Wednesday, March 29, 2017

More Photos of Recent Improvements on the layout.

These photos are from our 2016 Photo Book by Shutterfly.  95% of the Scenery shown is by Warren, Farm Structures by Jay and Will, Telegraph Poles by Vance, and Penn Station by Jay
Scratch Built Barn and Junk Pile.  Leg of the unfinished Wind Pump (Wind Mill).

Cattle Grazing along the tracks.  Guess we need a fence there.

Company House on the "Other Side" of the tracks.  Left over from abandoned coal mine.

Will's Chicken Coup, Tractor Shed, Pig Pen, and Jay's Barn

Will's Family Garden, Outhouse, Clothes Line and Jay's Farm House

Another view of the Farm House and Will's Tire Swing and Sand Box

Jay's Kit Bashed Organ Factory. Interior and Lights not finished yet. LW Barnhart was an actual West Virginia pipe organ builder in the 50s.

Jay's Scratch Built Penn Station Baltimore.  Roof now finished but still needs roof details, lighting, the concourse, platforms, stairways, and catenary.  The upper part of the station is built from resin castings.

Two of Vance's Telegraph Poles.  Vance is still building them and we have no idea how many more will be needed.  Last count yesterday was 47 poles and the WMRY still needs more.  Plus the PRR and all the utility poles for the small towns, Hagerstown, and Baltimore. 

Thursday, October 6, 2016

History of Jay's O Scale Layout Part One

Like most model railroaders, my history starts with Lionel and American flyer as a child in the forties and fifties.  I was also interested in ships and merchant ships mostly.  Visits to the Smithonion in Washington DC added to that interest.  I also traveled to Baltimore to visit my Aunt and Uncle during the summer and gained an interest the the Pennsylvania Railroad via the GG1s I took to Baltimore.  Also in Baltimore rode the older Brill trolleys and found them most enjoyable.  Their house on Sparrows Point was 2 or 3 blocks from Blast Furnace Row.  I loved walking down there and looking at the furnaces particularly during a Cast when they let the molten iron out of the furnaces. Then at 13 or 14 my interest turned to girls and other activities.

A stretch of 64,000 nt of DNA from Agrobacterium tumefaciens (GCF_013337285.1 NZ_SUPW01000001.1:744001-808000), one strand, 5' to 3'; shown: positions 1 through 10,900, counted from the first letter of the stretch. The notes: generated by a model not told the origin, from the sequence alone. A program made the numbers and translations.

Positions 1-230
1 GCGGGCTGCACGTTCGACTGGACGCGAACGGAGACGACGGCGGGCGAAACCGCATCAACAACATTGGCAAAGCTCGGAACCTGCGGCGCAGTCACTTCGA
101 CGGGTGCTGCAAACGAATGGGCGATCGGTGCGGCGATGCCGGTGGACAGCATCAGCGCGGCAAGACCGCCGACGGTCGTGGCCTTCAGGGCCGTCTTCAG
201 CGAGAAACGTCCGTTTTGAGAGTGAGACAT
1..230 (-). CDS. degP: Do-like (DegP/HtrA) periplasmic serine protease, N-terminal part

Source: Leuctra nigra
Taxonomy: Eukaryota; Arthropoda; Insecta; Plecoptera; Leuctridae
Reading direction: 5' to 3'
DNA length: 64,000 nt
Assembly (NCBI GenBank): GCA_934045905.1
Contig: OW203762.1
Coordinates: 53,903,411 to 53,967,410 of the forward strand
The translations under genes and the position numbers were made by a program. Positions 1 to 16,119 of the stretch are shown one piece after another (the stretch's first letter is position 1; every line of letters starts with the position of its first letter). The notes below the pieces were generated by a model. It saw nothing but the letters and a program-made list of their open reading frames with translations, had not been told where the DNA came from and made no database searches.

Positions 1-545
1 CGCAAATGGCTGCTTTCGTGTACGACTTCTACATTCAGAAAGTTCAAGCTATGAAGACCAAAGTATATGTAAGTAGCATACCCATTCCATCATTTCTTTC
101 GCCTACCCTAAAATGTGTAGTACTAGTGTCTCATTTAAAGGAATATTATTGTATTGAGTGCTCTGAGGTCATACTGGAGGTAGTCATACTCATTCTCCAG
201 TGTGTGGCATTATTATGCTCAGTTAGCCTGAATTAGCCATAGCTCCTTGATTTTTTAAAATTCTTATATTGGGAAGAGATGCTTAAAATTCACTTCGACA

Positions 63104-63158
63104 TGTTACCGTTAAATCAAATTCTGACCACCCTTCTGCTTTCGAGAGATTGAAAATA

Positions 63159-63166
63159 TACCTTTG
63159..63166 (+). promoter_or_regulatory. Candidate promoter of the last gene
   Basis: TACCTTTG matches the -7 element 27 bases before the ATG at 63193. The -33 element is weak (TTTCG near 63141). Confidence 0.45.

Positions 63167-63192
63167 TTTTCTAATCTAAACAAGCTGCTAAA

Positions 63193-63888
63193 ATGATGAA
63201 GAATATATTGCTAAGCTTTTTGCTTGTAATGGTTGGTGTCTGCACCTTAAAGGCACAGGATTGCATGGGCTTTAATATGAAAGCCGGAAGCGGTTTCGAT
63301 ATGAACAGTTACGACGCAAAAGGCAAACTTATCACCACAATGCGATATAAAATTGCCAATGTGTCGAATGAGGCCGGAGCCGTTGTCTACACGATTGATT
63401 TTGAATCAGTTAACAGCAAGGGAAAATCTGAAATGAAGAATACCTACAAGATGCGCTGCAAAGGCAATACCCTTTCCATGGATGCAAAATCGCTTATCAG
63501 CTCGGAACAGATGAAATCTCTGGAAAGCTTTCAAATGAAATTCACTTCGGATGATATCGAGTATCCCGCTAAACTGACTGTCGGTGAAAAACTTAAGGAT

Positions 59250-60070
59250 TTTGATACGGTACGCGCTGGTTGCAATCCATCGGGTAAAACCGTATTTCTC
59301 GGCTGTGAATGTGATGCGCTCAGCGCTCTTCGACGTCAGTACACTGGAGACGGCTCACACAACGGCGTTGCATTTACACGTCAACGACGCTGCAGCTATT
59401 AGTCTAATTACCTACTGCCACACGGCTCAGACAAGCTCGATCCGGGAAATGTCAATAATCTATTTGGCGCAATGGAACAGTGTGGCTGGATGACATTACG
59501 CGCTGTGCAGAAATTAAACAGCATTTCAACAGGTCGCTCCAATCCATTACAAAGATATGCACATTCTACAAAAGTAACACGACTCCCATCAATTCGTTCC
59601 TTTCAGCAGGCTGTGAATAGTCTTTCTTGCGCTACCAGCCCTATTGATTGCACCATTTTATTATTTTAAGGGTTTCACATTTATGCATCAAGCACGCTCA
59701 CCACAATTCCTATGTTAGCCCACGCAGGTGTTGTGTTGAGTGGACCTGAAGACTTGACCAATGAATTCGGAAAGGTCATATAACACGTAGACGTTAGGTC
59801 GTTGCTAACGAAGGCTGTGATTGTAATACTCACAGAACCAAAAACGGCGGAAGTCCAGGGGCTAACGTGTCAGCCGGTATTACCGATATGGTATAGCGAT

After getting married at 23 and starting a family I began to become interested in trains again and began to acquire HO engines and cars.  Built several relatively small layouts mostly based on the Pennsy.   Also during two trips to Chicago discovered the South Shore.  Trolleys had been gone from DC for years but Chicago had trolley wires and these giant interurban which were just big trolleys as far as I was concerned.  Took me a number of years to research them.  But I did not act upon that interest as very little in the way of models were available in HO or in O.  When I found a good job in WV and moved up here from the DC area in 1977 built a bigger layout in HO based loosely on the PRR Columbia and Port Deposit branch.  Visits to the Hagerstown Model Railroad Club created my interest in signalling because of their HO layout had ABS signals.

Some years later I visited a very small club in Martinsburg.  They had HO and O scale.  Watching the O Scale trains run on two rail scale track really seemed cool and big and up in your face personal.  I acquired an Atlas F unit for $25 from Denny Masters.  And also purchased somewhere a coal hopper which I weathered and built a 12 inch piece of hand laid track to display the hopper on.  And I filled the hopper with real coal.  That set on our mantle for a long time.  After a number of years I tore out the HO and and start to build a small O scale layout in the basement based on the South Shore as kits in brass had become available.  Over a few years I acquired 12 kits of which I still have 8 of which one is almost finished.